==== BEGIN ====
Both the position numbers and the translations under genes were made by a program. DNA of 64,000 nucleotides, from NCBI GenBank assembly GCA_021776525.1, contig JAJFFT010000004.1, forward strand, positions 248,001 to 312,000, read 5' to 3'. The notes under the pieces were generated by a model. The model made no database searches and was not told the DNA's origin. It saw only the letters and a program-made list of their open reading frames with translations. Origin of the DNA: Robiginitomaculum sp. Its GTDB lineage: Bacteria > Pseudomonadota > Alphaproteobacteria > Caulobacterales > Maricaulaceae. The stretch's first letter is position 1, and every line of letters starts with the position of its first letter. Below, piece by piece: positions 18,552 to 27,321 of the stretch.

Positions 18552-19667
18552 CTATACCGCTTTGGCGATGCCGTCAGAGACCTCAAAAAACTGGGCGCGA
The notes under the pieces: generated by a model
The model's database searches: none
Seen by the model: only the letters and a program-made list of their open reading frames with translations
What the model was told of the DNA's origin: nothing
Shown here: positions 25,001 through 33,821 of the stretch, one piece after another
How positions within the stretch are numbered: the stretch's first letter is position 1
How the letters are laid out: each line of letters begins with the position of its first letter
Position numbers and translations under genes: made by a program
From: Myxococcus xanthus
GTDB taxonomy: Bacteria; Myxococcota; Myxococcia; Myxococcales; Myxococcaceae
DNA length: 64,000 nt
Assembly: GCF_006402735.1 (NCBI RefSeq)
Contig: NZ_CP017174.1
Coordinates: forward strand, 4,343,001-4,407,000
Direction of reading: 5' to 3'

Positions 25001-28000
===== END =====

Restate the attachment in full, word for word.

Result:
Both the position numbers and the translations under genes were made by a program. DNA of 64,000 nucleotides, from NCBI GenBank assembly GCA_021776525.1, contig JAJFFT010000004.1, forward strand, positions 248,001 to 312,000, read 5' to 3'. The notes under the pieces were generated by a model. The model made no database searches and was not told the DNA's origin. It saw only the letters and a program-made list of their open reading frames with translations. Origin of the DNA: Robiginitomaculum sp. Its GTDB lineage: Bacteria > Pseudomonadota > Alphaproteobacteria > Caulobacterales > Maricaulaceae. The stretch's first letter is position 1, and every line of letters starts with the position of its first letter. Below, piece by piece: positions 18,552 to 27,321 of the stretch.

Positions 18552-19667
18552 CTATACCGCTTTGGCGATGCCGTCAGAGACCTCAAAAAACTGGGCGCGA
The notes under the pieces: generated by a model
The model's database searches: none
Seen by the model: only the letters and a program-made list of their open reading frames with translations
What the model was told of the DNA's origin: nothing
Shown here: positions 25,001 through 33,821 of the stretch, one piece after another
How positions within the stretch are numbered: the stretch's first letter is position 1
How the letters are laid out: each line of letters begins with the position of its first letter
Position numbers and translations under genes: made by a program
From: Myxococcus xanthus
GTDB taxonomy: Bacteria; Myxococcota; Myxococcia; Myxococcales; Myxococcaceae
DNA length: 64,000 nt
Assembly: GCF_006402735.1 (NCBI RefSeq)
Contig: NZ_CP017174.1
Coordinates: forward strand, 4,343,001-4,407,000
Direction of reading: 5' to 3'

Positions 25001-28000